ASCAP today presented a performance and Q&A session with hit songwriters Josh Kear and Dan Wilson in the Rayburn House Office Building in an event to entertain and inform members of Congress and their staffs about the creative process of songwriting and the challenges facing songwriters in the digital world. The event was hosted by ASCAP President and Chairman Paul Williams. Welcoming the ASCAP songwriters to the Hill was Rep. Marsha Blackburn, co-chair of the Congressional Songwriters Caucus.
As Congress considers music licensing reform, the event was designed to highlight the fact that the contributions of songwriters and composers are being grossly undervalued in the current digital music landscape, earning 12 times less than record labels and artists for the exact same performance. The result is that songwriters are being treated unfairly and paid far too little when their music is streamed on services such as Pandora, which is seeking to even further lower the royalties they pay to songwriters and composers.
Commented Williams: “We want to educate and work with Congress to address some of the legislative constraints that have resulted in this gross inequity in payments for those who write the songs, without which there would be no music to record or stream. Congress should no longer prohibit our rate court from considering the most relevant evidence when establishing royalty rates for online streaming.”
Kear and Wilson, both multi-platinum, Grammy Award-winning songwriters, performed hits they have written for major recording artists. Kear performed “Need You Now” (Lady Antebellum) and “Before He Cheats” (Carrie Underwood) and Wilson performed “Someone Like You” (Adele) and “Closing Time” (Semisonic). Along with ASCAP EVP Randy Grimmett, they also shared information about the miniscule royalties they were paid by Pandora for the millions of streams of their songs.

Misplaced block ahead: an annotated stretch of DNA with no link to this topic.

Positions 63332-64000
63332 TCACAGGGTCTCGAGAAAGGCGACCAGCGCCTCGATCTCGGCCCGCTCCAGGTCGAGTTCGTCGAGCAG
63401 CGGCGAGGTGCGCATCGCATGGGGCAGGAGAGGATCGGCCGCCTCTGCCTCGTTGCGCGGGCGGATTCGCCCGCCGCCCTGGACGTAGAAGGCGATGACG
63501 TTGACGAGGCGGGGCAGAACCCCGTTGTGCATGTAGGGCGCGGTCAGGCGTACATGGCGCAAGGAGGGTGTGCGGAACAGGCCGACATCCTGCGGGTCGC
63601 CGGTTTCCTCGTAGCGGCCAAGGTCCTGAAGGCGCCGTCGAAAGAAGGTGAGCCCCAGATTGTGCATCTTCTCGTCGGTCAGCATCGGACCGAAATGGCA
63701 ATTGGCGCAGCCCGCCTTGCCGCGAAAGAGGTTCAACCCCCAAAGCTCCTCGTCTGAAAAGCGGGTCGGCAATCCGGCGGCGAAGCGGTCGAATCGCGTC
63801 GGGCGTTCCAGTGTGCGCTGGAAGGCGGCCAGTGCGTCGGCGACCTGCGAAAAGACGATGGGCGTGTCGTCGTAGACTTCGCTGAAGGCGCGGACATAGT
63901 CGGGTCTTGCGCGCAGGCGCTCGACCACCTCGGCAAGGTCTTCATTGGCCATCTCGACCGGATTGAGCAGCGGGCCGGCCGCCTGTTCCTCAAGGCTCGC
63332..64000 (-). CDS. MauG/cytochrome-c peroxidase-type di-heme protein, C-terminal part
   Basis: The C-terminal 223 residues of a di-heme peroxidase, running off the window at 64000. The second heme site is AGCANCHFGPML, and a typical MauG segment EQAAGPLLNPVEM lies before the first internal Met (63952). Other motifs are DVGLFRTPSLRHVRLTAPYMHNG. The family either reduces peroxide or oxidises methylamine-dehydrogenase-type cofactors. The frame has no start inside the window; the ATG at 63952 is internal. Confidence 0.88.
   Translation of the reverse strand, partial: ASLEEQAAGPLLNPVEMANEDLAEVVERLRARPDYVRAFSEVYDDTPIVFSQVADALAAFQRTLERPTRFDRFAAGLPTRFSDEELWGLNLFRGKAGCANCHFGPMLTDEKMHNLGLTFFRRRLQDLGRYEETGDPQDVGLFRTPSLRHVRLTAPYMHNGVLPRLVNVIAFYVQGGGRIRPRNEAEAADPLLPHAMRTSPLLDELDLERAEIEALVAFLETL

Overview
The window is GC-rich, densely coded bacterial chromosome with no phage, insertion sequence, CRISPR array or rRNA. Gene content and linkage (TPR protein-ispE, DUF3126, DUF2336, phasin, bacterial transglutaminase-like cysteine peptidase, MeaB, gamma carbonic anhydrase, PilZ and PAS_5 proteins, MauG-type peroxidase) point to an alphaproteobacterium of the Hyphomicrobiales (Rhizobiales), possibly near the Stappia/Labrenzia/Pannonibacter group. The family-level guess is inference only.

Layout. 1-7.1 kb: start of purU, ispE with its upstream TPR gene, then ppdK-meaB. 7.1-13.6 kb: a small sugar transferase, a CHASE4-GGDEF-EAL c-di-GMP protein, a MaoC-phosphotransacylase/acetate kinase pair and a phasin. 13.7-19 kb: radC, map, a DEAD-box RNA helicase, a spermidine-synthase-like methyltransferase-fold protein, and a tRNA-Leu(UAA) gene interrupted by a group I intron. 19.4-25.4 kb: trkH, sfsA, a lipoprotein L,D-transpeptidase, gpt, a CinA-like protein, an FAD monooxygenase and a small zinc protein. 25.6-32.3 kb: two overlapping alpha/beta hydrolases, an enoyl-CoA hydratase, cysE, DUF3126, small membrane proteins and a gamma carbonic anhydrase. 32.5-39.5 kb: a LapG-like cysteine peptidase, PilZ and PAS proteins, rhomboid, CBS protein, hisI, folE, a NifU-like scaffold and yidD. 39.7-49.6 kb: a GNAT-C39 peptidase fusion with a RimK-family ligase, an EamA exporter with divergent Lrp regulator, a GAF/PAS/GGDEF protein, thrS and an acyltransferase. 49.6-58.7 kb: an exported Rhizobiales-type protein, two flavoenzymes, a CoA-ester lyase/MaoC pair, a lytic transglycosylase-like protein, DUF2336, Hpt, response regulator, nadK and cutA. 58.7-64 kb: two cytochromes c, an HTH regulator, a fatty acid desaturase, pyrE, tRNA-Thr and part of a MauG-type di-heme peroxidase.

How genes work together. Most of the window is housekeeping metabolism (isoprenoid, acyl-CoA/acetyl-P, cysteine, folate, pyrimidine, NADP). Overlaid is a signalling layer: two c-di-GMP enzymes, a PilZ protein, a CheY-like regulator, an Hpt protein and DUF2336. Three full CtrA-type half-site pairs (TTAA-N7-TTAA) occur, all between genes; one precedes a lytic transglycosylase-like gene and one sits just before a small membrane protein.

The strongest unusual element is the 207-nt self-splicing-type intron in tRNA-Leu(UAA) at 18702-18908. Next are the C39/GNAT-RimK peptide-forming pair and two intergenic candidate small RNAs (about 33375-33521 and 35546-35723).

In the U.S., Pandora pays only 4% of its revenues in royalties to those who write the songs through ASCAP and the other U.S. Performing Rights Organizations, compared to about 50% paid to record labels and artists paid through SoundExchange.
Commented Wilson: “Every online music stream involves a performance of both the musical composition ““ written by the songwriter ““ and the sound recording ““ the performance by the recording artist. The creative contributions of both songwriter and performing artist are essential to enjoyment of the song; without either one, the music doesn’t exist.”
Kear added: “As songwriters, we need to ensure that Congress hears our side of the story as they review how digital music royalties are paid. The way it works now, songwriters are being forced to become unwitting investors in unsustainable businesses that undervalue our music. We’d love to see streaming services truly succeed in a way that is designed to fairly compensate music creators.”